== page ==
WASHINGTON -- Most of the nearly 800 brands of sunscreen on the U.S. market either fall short of their claims or contain unsafe ingredients, according to an environmental watchdog group here.
WASHINGTON, June 21 -- Most of the sunscreen on the U.S. market either fall short of their claims or contain unsafe ingredients, according to an environmental watchdog group here.
In an analysis of 785 different sunscreen products, the Environmental Working Group found that 84% of those with a sun-protection factor (SPF) of 15 or higher did not give users the protection they boasted.
"Only 16% of the products on the market are both safe and effective, blocking both ultraviolet A and ultraviolet B radiation, remaining stable in sunlight, and containing few if any ingredients with significant known or suspected health hazards," the group wrote in a report.
More than half of the products contained unstable ingredients that can break down under sunlight, leaving the user unwittingly exposed, and many products make unsupported claims about efficacy or stability, the report's authors asserted.
The group posted its findings on a Web site, including products that it found to be acceptable and unacceptable sunscreen.
"EWG has conducted this research because the FDA has failed to do so," said Jane Houlihan, vice-president for research at the Environmental Working Group. "With over one million cases of skin cancer reported each year people should have the most reliable information available about which sunscreens will provide the best protection for themselves and their families."
However, the group offered no assurances that use of the products it found acceptable would reduce the rate of non-melanoma skin cancer or malignant melanoma, compared with products it found unacceptable. The group did no such studies, said a spokesperson.
A cosmetic industry spokesman was critical of the report, pointing out that the group did not actually test any product.
"What they're saying is not backed by any fact or study or anything else that would allow the types of conclusions that they're presenting to actually be reached," said John Bailey, Ph.D., chief scientist for the Cosmetic, Toiletry and Fragrance Association, in an interview.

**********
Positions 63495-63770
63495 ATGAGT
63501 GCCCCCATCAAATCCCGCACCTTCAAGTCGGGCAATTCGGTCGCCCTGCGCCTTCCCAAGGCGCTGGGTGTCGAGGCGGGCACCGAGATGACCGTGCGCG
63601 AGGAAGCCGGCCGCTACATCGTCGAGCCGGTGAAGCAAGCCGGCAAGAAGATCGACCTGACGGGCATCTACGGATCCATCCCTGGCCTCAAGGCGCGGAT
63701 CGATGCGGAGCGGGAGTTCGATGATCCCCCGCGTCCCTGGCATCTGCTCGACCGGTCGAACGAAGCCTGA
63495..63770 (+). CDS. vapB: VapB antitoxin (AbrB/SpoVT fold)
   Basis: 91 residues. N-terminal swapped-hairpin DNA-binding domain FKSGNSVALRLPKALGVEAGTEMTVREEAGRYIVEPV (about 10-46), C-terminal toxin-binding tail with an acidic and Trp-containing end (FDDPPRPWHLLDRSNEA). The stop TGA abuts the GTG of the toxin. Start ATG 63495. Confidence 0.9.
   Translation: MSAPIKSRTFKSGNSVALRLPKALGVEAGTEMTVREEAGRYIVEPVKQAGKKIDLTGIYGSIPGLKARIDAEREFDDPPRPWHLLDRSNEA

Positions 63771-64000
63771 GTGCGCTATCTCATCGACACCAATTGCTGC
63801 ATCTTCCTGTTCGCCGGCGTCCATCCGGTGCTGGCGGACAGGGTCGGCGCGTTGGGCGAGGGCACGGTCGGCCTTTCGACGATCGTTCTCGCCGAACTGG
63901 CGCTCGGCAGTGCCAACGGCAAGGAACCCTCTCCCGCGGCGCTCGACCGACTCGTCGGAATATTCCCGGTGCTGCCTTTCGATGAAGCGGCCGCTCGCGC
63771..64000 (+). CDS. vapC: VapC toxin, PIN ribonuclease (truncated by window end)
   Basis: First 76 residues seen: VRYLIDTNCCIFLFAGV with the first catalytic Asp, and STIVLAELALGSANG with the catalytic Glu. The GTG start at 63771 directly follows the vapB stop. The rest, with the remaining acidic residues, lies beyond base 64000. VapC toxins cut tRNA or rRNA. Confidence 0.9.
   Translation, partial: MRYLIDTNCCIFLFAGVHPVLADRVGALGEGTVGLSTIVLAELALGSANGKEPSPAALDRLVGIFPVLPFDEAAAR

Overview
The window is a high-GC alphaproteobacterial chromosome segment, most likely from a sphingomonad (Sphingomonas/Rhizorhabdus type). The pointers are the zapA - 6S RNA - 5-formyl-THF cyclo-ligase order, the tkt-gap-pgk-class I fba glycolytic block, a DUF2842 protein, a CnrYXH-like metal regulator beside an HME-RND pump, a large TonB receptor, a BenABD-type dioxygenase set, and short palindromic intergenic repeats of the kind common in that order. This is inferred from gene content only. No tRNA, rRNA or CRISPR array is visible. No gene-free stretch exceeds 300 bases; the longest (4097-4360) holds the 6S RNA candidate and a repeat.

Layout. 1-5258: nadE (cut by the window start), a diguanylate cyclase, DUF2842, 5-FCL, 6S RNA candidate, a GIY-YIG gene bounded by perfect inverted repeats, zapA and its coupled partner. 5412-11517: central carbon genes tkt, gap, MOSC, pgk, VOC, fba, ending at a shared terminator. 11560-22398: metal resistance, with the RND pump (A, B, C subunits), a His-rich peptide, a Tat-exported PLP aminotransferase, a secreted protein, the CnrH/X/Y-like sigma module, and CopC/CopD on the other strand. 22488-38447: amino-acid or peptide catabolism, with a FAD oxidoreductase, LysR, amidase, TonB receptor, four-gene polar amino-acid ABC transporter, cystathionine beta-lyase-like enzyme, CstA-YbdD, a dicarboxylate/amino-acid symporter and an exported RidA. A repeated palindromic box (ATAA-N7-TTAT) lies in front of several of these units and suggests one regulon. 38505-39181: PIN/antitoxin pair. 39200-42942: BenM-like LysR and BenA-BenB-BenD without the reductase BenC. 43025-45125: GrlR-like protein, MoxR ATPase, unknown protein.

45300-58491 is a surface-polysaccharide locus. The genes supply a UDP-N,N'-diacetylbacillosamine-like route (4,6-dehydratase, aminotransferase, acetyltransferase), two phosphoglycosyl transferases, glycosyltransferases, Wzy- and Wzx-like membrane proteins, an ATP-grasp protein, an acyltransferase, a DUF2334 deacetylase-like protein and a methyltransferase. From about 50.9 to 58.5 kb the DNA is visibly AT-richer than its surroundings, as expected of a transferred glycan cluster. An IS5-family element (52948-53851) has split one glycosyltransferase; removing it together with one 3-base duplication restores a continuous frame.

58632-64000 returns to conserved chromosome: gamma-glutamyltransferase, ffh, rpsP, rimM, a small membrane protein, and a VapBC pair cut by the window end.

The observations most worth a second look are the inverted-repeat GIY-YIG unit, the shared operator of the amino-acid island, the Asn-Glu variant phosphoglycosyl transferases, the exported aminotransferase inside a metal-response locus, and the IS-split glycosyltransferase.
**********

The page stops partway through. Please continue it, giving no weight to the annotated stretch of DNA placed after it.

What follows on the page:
"You can take virtually every point that they make and point to the efforts that the manufacturers take to make sure that the products are safe and effective, [as well as] FDA's oversight and the state of the science, and counter it with something that's more factual than what they're doing."
Robert S. Stern, M.D., chairman of dermatology at Beth Israel Deaconess Medical Center in Boston, and a supporter of sunscreen in general, questioned whether the group had sufficient data to judge the relative merits and safety of myriad products.
"Whatever their methodology, the amount of data that goes into determining SPF and the degree to which UVA protection is important and how important it is are still things that are not very well known," said Dr. Stern.
The Environmental Working Group is a Washington-based not-for-profit watchdog group that focuses on issues such as food safety, consumer products, and chemicals in the environment. The group is described by Consumers Union as a research and advocacy organization, and is cited in Consumer Reports for its research into organic foods and food safety.
The group is a lightning rod for conservative groups, such as the Capital Research Center, which ranks it as the fifth "worst environmental group," accusing it as a "peddler of fear" and "junk science specialist."
In its study, the group used a proprietary methodology to review nearly 400 documents, including scientific studies, industry models of sunscreen efficacy, and toxicity and regulatory data from government, academic, and industry databases to come up with practical recommendations for consumers.
Their key findings included:
David L. Mitchell, Ph.D., a photobiologist in the department of carcinogenesis at the University of Texas M.D. Anderson Cancer Center in Houston, agreed in an interview that there is growing evidence for the need to effectively block UVA as well as UVB.
"UVA may be carcinogenic, and it's becoming more and more evident that the molecular ingredients are there for it to be carcinogenic, and it certainly causes aging of the skin," Dr Mitchell said. "There is some evidence for immunosuppression, and there have been papers published to show that it causes basal-cell carcinomas in humans and squamous-cell carcinomas in mouse models. The real question has been melanoma."
Dr. Mitchell also agreed with environmental group's contention that European research and development of sunscreens is superior to that of the United States, noting that the French cosmetic firm L'Oreal developed a UVA blocking sunscreen called Mexoryl, but "it took the FDA I don't know how many years to approve it in this country, and it's a good UVA block."
Dr. Stern recommended choosing a sunscreen with a sufficiently high SPF (usually 15 or greater) and a vehicle -- cream, lotion, gel, or spray -- with which the patient is most comfortable.
"A sunscreen that stays in the bottle has an SPF of zero," he said.
The Environmental Working Groups rankings of sunscreens are posted on their website, at http://www.ewg.org/sunscreen/.